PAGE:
On Saturday, Sept. 23, founder of Barstool Sports Dave Portnoy hosted an all-you-can-eat pizza festival at Coney Island’s Maimonides Park, featuring 35 legendary pizzerias from Brooklyn to New Haven.
Rain threatened to shut it down, but the event just delayed an hour.
Signs that the event would be controversial erupted before Saturday arrived. Portnoy's brand is built on controversy, and he has attracted negative press attention in the past for an array of things, including derogatory comments and sexual misconduct: In Nov. 2021, Business Insider reported that three women had come forward with accusations that Portnoy had become aggressive and violent during sex, and had filmed their sexual encounters without consent. Three other women came forward in Feb. 2022, one of whom claimed that Portnoy broke her rib during sex. Portnoy has denied the allegations of sexual misconduct and filed a defamation lawsuit against Business Insider, which was dismissed in Nov. 2022.
Days before the pizza fest was set to occur, renowned chef Kenji López-Alt posted a message urging potential attendees to skip the pizza festival. He wrote, “If there’s one good thing [Portnoy] has done, it’s put together this list of pizzerias who are either not aware of his history of sexual abuse, or know but don’t care.”
Portnoy doesn't shy away from a fight, so he reposted López-Alt’s comments. He also posted a video of a phone call he made to Washington Post writer Emily Heil on YouTube Wednesday evening, writing that he “caught wind that the Washington Post was proactively reaching out to the sponors [sic] of my Pizzafest on Saturday and trying to shame them for being associated with me.”
In the video, Portnoy protests Heil’s journalistic practices, saying, “You’re basically sending an email that says, to the effect, ‘Dave’s a misogynistic racist, do you want to defend yourselves advertising at this event?’” (He repeatedly mispronounces “misogynistic” as “misogenic.”)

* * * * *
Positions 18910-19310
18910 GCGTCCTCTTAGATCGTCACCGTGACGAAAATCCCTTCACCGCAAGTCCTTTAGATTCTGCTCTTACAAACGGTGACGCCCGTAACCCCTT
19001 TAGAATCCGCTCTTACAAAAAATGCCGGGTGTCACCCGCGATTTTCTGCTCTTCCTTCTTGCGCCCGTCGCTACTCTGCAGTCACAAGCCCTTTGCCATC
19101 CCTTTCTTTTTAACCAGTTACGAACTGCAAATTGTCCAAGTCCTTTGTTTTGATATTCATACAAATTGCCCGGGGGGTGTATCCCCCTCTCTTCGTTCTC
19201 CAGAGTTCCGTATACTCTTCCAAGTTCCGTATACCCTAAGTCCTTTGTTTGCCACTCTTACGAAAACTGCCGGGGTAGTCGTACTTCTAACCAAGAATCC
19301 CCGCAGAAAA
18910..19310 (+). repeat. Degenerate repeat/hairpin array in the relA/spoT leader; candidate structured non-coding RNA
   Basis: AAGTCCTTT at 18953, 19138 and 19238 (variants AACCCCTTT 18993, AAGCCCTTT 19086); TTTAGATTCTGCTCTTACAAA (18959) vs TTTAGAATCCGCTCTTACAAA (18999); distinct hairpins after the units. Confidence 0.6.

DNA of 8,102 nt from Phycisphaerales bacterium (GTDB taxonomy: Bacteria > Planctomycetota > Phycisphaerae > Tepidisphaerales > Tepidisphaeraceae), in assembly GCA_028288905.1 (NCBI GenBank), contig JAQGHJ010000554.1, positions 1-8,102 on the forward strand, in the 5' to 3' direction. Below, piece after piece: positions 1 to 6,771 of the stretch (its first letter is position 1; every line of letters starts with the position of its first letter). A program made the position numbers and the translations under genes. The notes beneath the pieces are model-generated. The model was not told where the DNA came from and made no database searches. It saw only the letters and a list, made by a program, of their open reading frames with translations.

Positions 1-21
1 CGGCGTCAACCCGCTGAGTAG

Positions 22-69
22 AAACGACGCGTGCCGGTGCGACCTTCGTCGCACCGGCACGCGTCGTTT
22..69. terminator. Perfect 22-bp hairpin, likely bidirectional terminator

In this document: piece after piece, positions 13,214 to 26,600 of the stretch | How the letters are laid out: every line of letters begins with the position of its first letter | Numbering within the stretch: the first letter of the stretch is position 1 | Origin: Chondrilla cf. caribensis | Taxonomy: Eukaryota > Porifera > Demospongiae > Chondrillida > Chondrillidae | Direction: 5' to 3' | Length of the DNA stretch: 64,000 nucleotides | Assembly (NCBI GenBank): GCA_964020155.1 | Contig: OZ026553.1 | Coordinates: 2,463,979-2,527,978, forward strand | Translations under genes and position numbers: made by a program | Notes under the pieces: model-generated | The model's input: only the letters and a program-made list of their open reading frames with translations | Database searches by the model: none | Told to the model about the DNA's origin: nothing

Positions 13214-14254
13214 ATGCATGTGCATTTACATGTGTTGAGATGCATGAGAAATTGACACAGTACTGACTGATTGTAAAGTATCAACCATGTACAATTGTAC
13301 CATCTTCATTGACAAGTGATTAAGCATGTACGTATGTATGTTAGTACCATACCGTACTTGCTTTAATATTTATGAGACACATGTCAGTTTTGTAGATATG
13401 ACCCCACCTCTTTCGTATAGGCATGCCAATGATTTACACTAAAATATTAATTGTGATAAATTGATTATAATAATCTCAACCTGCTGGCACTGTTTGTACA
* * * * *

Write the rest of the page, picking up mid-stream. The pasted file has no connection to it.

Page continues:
Portnoy continued on the offensive in his opening remarks onstage at Saturday's festival. “I would be remiss if I didn’t say f— the Washington Post,” he said. “F— the Washington Post, f— Kenji Alt, those motherf—ers don’t deserve the same air we breathe.”
Some of the crowd members whooped, while others seemed confused. “The Washington Post?” one woman wondered aloud. “What did they do?”
Despite the rain and the cost of the tickets, which ranged from $149.99 to $799.99 for all-inclusive VIP access and an open bar, most of the festival participants were pleased by the quality of the pizza, and the tone of the afternoon was jovial.
Lots of New Jersey residents like Joe Prince and his family drove in to catch the event. Prince said, “I think it’s great. If the weather was better, it would be double. … It was no way they were gonna cancel this.” He said that his standout slices of the day were from Nellie’s Place and King Umberto's of Elmont, but he was disappointed by John’s of Bleecker Street and Patsy's.
The pizzerias all had long lines until around around 4:30pm. Gerard Murati has worked for Angelo’s Coal Oven Pizzeria for the past seven years, so he joked that he’s still pretty new. “I just want people to be honest about what they think about our pizza, that's all,” he said.
“We work hard for it. We break a sweat and at the end of day, that's what it's all about. That's beautiful. It's a competition. And then we would like to know where we stand.”
Later on at the festival, Portnoy took to the stage again to hold a taste test. He tried six slices of pizza and tried to identify which pizzerias had made them, and he ended up getting two out of six correct.
“You know how hard that is, what I just did?” he asked the crowed from the stage. He was met with cheers and boos in equal measure.